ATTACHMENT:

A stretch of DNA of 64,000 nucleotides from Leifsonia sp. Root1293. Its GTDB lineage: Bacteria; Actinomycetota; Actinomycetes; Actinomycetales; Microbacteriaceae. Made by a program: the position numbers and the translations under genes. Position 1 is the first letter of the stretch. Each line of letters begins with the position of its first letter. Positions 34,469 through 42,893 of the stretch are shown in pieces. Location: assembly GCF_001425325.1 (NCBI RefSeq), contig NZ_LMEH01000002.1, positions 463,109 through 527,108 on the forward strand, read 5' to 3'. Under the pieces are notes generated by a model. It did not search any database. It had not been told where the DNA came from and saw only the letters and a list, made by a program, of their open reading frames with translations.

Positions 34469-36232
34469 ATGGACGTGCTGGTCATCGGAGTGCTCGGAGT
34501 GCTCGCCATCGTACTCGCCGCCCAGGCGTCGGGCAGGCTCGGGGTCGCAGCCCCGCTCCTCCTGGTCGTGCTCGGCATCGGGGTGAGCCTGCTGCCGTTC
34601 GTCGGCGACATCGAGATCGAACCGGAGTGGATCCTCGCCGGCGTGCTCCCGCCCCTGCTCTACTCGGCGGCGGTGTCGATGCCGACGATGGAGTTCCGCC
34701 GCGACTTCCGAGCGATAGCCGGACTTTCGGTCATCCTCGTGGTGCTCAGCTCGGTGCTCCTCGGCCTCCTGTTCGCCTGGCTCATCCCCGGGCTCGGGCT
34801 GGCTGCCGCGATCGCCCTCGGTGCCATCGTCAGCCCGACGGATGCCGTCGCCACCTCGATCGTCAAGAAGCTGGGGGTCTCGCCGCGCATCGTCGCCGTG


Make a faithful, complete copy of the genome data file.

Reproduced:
A stretch of DNA of 64,000 nucleotides from Leifsonia sp. Root1293. Its GTDB lineage: Bacteria; Actinomycetota; Actinomycetes; Actinomycetales; Microbacteriaceae. Made by a program: the position numbers and the translations under genes. Position 1 is the first letter of the stretch. Each line of letters begins with the position of its first letter. Positions 34,469 through 42,893 of the stretch are shown in pieces. Location: assembly GCF_001425325.1 (NCBI RefSeq), contig NZ_LMEH01000002.1, positions 463,109 through 527,108 on the forward strand, read 5' to 3'. Under the pieces are notes generated by a model. It did not search any database. It had not been told where the DNA came from and saw only the letters and a list, made by a program, of their open reading frames with translations.

Positions 34469-36232
34469 ATGGACGTGCTGGTCATCGGAGTGCTCGGAGT
34501 GCTCGCCATCGTACTCGCCGCCCAGGCGTCGGGCAGGCTCGGGGTCGCAGCCCCGCTCCTCCTGGTCGTGCTCGGCATCGGGGTGAGCCTGCTGCCGTTC
34601 GTCGGCGACATCGAGATCGAACCGGAGTGGATCCTCGCCGGCGTGCTCCCGCCCCTGCTCTACTCGGCGGCGGTGTCGATGCCGACGATGGAGTTCCGCC
34701 GCGACTTCCGAGCGATAGCCGGACTTTCGGTCATCCTCGTGGTGCTCAGCTCGGTGCTCCTCGGCCTCCTGTTCGCCTGGCTCATCCCCGGGCTCGGGCT
34801 GGCTGCCGCGATCGCCCTCGGTGCCATCGTCAGCCCGACGGATGCCGTCGCCACCTCGATCGTCAAGAAGCTGGGGGTCTCGCCGCGCATCGTCGCCGTG